Archive for August 20th, 2008

Competition results

Wednesday, 20 August 2008

In the earliest days of Behind the Water Tower we started THE COMPETITION. The idea was to promote feedback from BTWT readers and make the blog more interactive. Well in one sense we achieved our objective! We have published 197 posts and received 127 comments. We also received 1,035 spam comments trying to sell motor insurance and less savoury products! The spam has all been filtered out by WordPress’s clever spam filters. With one comment coming in for every 1.5 posts we publish, we do feel that we are ‘interactive’. There’s only one problem, our competition only brought us TWO entries. So either the competition was too difficult, or BTWT readers don’t like competitions, or… Do write to us and tell us what you think. Meanwhile here are the results.

Mystery object

On 7 March we asked Question 1, “What is it and how did it get there?”

Answer. It is all that remains of Poland’s oldest steam locomotive. Tkh 5, a Henschel 0-6-0 well tank built in 1885. We wrote about this locomotive on 6 August here. At the time we took the photograph it had just been moved from the closed ‘skansen’ at Krzeszowice and transported with a number of other National Railway Museum steam locomotives to Chabowka.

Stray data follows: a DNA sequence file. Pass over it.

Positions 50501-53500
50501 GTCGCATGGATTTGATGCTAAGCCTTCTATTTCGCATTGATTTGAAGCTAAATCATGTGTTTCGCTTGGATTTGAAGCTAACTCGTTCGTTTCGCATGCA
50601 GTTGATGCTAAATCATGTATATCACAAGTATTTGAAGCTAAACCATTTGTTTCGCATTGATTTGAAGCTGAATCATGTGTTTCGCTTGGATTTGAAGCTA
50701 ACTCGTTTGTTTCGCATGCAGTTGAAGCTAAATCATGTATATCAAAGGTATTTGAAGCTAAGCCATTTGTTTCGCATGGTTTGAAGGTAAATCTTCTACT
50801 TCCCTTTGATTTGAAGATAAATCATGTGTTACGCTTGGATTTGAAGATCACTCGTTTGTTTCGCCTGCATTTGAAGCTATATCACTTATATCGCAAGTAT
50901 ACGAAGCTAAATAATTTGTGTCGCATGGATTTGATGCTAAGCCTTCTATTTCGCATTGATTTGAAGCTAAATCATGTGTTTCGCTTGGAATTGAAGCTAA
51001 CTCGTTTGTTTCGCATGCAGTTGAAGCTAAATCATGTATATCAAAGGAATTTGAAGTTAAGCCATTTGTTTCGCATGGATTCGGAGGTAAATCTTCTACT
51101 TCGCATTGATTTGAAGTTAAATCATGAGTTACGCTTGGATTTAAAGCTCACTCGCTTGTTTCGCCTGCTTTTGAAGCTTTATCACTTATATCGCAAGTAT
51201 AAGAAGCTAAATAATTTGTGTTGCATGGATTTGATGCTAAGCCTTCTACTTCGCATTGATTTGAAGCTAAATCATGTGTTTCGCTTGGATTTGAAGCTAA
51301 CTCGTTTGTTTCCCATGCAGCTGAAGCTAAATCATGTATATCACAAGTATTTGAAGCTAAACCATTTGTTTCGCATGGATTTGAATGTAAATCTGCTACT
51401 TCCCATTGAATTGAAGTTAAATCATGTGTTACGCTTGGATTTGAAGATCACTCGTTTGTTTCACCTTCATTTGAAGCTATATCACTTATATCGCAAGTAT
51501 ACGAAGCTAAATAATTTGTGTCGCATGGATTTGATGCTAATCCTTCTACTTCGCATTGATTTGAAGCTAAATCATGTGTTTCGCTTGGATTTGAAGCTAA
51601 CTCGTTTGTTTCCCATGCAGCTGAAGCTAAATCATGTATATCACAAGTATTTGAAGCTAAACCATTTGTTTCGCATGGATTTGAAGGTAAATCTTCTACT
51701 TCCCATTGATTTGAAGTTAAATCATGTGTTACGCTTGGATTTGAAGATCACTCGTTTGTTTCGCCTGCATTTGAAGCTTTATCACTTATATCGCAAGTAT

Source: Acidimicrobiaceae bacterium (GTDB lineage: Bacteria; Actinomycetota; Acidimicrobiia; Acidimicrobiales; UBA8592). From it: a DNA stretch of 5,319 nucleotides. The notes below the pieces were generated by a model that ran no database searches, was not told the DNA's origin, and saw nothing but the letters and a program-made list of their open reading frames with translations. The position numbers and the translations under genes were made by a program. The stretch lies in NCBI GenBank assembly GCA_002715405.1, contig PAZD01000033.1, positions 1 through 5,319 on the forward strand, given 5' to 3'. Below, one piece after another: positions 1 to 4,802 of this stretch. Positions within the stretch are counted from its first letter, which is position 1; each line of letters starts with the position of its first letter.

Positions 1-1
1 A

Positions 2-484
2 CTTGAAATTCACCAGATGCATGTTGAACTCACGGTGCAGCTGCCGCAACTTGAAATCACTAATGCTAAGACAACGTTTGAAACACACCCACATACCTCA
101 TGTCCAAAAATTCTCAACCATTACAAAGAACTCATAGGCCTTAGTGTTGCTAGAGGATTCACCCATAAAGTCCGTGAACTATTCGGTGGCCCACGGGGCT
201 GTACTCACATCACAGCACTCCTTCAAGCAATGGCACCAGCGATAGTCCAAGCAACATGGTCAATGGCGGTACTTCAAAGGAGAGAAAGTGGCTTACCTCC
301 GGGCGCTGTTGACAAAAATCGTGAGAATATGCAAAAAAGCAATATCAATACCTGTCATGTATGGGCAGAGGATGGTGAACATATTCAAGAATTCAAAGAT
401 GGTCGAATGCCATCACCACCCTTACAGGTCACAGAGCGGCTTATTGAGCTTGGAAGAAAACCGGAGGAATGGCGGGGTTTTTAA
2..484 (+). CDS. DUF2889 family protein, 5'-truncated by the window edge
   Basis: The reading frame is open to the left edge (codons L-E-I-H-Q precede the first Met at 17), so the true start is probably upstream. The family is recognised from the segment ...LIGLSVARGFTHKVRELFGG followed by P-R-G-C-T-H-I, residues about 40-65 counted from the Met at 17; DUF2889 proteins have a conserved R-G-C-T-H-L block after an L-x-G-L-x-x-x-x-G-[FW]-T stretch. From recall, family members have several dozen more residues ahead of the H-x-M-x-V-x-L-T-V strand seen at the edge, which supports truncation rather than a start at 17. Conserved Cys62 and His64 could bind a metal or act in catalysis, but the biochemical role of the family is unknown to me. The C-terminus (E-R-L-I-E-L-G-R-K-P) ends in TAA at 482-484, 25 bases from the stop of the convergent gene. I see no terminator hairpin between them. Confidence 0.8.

The only BTWT reader to send us the right answer to this question was Marek Cieselski.

Once Poland’s fastest train, now little better than scrap

On 1st May we asked our second question, “What is this railway vehicle, and where is it today?”.

Answer. This is, of course, Italian railcar SD80 which in the 1960s became the fastest train anywhere on the PKP network. Like Tkh 5 (see above) the railcar was donated to the National Railway Museum in Warsaw in first class condition. Today it’s a burnt out shell. At the time it was stored on a siding, as far away from the main line as possible, a little to the East of the main museum site.

No readers got this question right!

The water tower at Woodford Halse

On 18 May we posed our third question, “A water tower but where?”

Answer. This question also stumped everybody. We had mentioned the Great Central Railway before and how its abandoned fast route to the Midlands would make an ideal route for Britain’s North-South high speed line. At Woodford Halse there was a massive brick engine shed and foundry complex capable of carrying out the heaviest locomotive repairs, a concrete water tower and a turning triangle. Everything was blown up by the Royal Engineers in the late 1960s. Only this water tower remains.

Where is this unused siding?

On June 25 we asked our 4th and last question, “On which narrow gauge railway can the above section of unused track be found?

Answer. Much to our amazement TWO readers identified this as being behind the engine shed on the Sroda narrow gauge railway, John Nielsen, from Denmark, and Marek Ciesielski.

Nobody got the bonus question right, “What is the long-term threat to this railway’s future?”

Answer. The concrete bridge taking the narrow gauge railway over the main line is very badly corroded.

So our winner is Marek Ciesielski, though as he only got two out of four questions right he only gets a minature bottle of Zubrowka. John Nielsen as our official runner up is entitled to have a couple of glasses of beer with Dyspozytor on his next trip to Poland.